Get involved with a variety of Pacific Island Workshops and learn about Tipare, Ta moko, Weaving, Vaka (Canoe carving) and Pare Ei (flower garland).

Weaving Workshop:
The art of weaving has been passed down from generation to generation. Every bend and weave, like the Pacific Ocean, tying all the nations of the South Pacific together. The art of weaving is an integral element to life in the pacific and is at the heart of every family and village. 

Vaka (canoe) Workshop:
The Niuean vaka (canoe) stands as an integral part to Niuean culture as this represents the connection between Niuean people, the land and the sea. Vaka building is significant as it is a rich part of Niuean culture that has not been lost like most Niuean traditions. Vaka from Niue have a torpedo shaped hull, outrigger float, outrigger booms and small sticks that are attached to the booms to hold the floats in place.

Pare Ei Workshop:
An ‘ei katu or pare ‘ei is a garland of flowers worn around the head that is traditional to the Cook Island, Tahitian and Hawaiian cultures. The word ‘ei in Cook Island Maori translates to something that you create to be worn around your head, neck or hips using shells, flowers or leaves. ‘Katu’ in Cook Island Maori means head, skull or scalp. The pare ‘ei is traditionally adorned for celebrations and special events. 

Maori Workshops:
Tipare - The Tipare is a traditional woven headpiece which is predominantly made of softened flax, but can also be made of other strong fibre materials. We commonly see the Tipare used as performance wear among Kapa Haka Roopu (groups). 

Ta moko - The Tā moko is a traditional practice that introduces uniquely designed elements tattooed into human flesh, that piece together a visual language. The Tā moko signifies an individual’s narrative of whanau (family) and hapu (clan), the left side representing the father’s history and the right side the mother’s history. The Tā moko is worn by both men and women and is considered a huge honour to carry the stories of our ancestors.”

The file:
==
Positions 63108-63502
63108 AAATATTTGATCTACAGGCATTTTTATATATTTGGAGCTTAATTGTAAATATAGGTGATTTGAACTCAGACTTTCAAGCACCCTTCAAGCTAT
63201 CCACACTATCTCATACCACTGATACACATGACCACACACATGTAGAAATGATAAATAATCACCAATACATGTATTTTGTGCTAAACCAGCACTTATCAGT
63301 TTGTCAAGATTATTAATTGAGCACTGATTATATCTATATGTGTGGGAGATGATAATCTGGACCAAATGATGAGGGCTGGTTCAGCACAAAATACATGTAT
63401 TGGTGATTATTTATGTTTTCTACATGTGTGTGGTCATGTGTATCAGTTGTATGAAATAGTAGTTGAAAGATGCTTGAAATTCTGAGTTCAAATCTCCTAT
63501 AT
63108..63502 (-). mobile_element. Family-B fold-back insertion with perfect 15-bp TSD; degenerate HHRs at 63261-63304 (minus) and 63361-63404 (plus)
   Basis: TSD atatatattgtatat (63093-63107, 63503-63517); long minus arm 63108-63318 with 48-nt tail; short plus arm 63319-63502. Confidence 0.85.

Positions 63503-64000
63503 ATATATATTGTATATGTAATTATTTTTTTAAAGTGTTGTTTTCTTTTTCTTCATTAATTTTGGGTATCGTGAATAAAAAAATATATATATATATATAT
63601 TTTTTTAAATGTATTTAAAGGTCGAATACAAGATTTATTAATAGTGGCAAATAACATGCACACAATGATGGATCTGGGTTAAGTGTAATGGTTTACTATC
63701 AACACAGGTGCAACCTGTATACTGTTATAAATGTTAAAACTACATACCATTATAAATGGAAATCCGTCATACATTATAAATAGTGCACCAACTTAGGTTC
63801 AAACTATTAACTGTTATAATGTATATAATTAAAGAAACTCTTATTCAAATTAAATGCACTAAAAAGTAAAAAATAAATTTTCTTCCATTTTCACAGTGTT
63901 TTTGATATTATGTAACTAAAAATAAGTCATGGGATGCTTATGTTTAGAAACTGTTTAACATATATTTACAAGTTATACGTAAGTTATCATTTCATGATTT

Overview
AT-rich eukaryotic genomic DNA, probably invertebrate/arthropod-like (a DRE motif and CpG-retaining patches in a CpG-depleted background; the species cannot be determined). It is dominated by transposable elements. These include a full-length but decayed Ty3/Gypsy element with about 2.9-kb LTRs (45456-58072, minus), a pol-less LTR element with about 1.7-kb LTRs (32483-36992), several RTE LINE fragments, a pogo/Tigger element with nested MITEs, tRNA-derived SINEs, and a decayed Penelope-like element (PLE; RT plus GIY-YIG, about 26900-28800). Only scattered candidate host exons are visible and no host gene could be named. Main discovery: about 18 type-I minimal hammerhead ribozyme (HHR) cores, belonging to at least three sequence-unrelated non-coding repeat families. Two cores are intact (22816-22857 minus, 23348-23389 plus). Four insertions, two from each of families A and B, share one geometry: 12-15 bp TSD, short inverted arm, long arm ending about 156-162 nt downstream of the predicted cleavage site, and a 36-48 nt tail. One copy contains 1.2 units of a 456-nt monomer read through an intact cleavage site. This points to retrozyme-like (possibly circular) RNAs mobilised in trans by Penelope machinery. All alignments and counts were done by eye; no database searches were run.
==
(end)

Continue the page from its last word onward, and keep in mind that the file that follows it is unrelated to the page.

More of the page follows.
About Mana of the Pacific

The South Pacific Island Association (UQSPIA) in collaboration with UQlife bring you 'Mana of the Pacific', a cultural celebration of all pacific islander peoples past and present. Immerse yourself in their stories, music, traditions and arts and crafts during the day then attend a spectacular traditional feast and live show in the evening. The first half of the day will be free and open to all, but tickets must be purchased for the Luau (dinner and show) if you wish to attend. This is a day not to be missed!


Time Activity Location

Main Stage
Opening prayer and welcome
Pasific Climate Warriors
Pasifica Combined Associations Performance
Live Music

Great Court
12-1pm Living Book Series: Tales of the Pacific Schonell Theatre

Pacific Island Workshops
Maori Workshops (Tipare and Ta moko)
Vaka Workshop
Weaving Workshop
Pare Ei Workshop 

Great Court
1-2.30pm Film Screening of VAI (2019) Schonell Theatre
2.30-3.30pm VAI Panel Discussion  Schonell Theatre
4-5.30pm  Second Film Screening of VAI Schonell Theatre

Mana of the Pacific Luau (Dinner and Show)
Traditional celebration feast and live show
(Ticketed event - $12 Students, $25 Community)

Great Court


Great Court
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